Trump's 3rd indictment divides 2024 GOP candidates: Pence, DeSantis and more weigh in
In a statement, Trump's campaign said the new charges "will fail."
Former President Donald Trump's latest indictment -- his third -- charges him in connection with his efforts to overturn his 2020 election loss. The new counts, unveiled on Tuesday and denied by Trump, quickly divided the GOP primary field that is running against him, with some of his fellow White House contenders opting to defend him and others lambasting him.
Among those reacting was former Vice President Mike Pence, a key figure in the Jan. 6 investigation who has repeatedly rebuked Trump for pushing to have him, in his ceremonial role as president of the Senate while he was in office, try and stop the certification of their 2020 defeat.
"Today's indictment serves as an important reminder: anyone who puts himself over the Constitution should never be President of the United States," Pence said in a statement on Tuesday night, adding that he would "have more to say about the government's case after reviewing the indictment."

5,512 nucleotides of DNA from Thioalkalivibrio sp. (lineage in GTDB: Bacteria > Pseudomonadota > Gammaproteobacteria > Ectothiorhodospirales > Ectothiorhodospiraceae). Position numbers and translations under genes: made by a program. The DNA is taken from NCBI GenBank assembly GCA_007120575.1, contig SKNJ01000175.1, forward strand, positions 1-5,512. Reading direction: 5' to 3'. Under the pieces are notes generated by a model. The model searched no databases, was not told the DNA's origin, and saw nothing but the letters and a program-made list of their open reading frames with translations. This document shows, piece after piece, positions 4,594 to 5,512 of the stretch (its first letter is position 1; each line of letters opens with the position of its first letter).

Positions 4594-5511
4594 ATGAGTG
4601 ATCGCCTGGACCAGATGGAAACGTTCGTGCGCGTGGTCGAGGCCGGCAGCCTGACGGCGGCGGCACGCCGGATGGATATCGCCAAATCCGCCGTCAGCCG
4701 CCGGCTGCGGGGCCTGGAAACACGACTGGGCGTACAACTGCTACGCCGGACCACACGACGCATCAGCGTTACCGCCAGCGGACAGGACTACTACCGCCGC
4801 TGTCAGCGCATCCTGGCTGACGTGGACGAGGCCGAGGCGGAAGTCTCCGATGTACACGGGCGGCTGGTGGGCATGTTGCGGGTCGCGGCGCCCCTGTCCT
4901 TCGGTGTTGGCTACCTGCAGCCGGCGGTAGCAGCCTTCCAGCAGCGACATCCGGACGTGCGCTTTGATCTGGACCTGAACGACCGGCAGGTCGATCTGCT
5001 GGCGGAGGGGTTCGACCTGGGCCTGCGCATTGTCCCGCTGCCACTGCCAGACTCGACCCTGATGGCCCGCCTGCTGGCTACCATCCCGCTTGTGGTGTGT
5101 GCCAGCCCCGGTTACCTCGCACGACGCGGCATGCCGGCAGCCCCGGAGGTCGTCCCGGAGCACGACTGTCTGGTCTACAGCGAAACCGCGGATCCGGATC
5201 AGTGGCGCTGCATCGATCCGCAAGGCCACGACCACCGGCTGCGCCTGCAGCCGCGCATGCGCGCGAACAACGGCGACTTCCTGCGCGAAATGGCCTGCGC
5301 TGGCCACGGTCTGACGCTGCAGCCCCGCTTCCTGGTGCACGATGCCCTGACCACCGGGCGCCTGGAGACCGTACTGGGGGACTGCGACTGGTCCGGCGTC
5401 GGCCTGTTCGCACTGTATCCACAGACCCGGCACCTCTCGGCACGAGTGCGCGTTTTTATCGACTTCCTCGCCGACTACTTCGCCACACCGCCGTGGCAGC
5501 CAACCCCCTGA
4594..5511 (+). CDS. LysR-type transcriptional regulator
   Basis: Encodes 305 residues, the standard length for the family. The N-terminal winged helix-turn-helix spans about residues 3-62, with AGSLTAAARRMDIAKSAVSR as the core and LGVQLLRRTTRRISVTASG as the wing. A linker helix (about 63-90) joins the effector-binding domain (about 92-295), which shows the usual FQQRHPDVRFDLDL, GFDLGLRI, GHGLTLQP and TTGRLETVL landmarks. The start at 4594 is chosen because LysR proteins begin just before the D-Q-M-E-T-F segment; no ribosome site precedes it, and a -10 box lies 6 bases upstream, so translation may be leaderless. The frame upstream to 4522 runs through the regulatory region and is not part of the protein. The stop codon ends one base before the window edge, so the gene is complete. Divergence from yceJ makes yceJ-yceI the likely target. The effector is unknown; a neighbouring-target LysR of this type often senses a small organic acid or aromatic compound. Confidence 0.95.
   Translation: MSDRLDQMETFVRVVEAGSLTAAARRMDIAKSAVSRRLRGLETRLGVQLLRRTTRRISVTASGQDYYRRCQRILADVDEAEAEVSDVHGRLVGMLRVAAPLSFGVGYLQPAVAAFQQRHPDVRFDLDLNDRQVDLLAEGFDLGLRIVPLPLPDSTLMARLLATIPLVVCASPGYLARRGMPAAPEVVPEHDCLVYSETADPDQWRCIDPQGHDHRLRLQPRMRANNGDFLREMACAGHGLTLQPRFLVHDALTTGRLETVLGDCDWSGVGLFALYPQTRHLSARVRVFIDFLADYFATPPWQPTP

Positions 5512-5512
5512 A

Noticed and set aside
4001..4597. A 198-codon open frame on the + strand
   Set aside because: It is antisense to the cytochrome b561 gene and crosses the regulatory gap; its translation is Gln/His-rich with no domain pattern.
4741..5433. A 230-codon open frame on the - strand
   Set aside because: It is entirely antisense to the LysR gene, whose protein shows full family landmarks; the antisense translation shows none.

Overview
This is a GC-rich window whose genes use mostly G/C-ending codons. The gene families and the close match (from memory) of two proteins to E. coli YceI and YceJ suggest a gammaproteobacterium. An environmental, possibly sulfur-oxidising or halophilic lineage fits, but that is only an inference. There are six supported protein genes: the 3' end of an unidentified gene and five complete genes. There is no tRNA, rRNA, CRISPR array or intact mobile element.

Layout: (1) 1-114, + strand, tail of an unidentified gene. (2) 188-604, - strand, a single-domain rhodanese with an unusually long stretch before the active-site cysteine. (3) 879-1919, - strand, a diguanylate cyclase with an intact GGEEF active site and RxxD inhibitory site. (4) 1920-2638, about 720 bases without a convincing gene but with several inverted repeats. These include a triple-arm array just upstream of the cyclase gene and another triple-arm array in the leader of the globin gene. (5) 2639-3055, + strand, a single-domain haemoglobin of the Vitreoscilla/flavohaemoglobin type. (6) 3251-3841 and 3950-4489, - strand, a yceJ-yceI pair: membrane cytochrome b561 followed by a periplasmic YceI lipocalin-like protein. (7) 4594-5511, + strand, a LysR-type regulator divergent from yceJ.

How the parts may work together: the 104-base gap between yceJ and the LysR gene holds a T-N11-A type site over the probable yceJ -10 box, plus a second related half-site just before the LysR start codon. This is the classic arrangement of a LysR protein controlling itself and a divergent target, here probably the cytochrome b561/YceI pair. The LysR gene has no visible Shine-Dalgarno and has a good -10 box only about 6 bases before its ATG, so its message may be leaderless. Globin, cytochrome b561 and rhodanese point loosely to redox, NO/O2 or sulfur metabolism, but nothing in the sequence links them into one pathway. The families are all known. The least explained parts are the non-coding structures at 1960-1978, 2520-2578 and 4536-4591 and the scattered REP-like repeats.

Florida Gov. Ron DeSantis said he had not immediately read the indictment but wrote in a statement on social media that he believes the case is further evidence for the need to "reform" America's justice system.
"As President, I will end the weaponization of government, replace the FBI Director, and ensure a single standard of justice for all Americans," DeSantis wrote. "While I've seen reports, I have not read the indictment. I do, though, believe we need to enact reforms so that Americans have the right to remove cases from Washington, DC to their home districts."
Biotech entrepreneur and author Vivek Ramaswamy, who has embraced Trump during his campaign, doubled down on his vow to pardon Trump if elected.
"This is un-American & I commit to pardoning Trump for this indictment. Donald Trump isn't responsible for what happened on Jan 6," Ramaswamy said in a statement.
Later, South Carolina Sen. Tim Scott wrote on the social media platform X, formerly Twitter, that he remains "concerned about" a federal prosecution against President Joe Biden's "political opponents," contrasting the indictment with the legal troubles facing Hunter Biden, the president's younger son.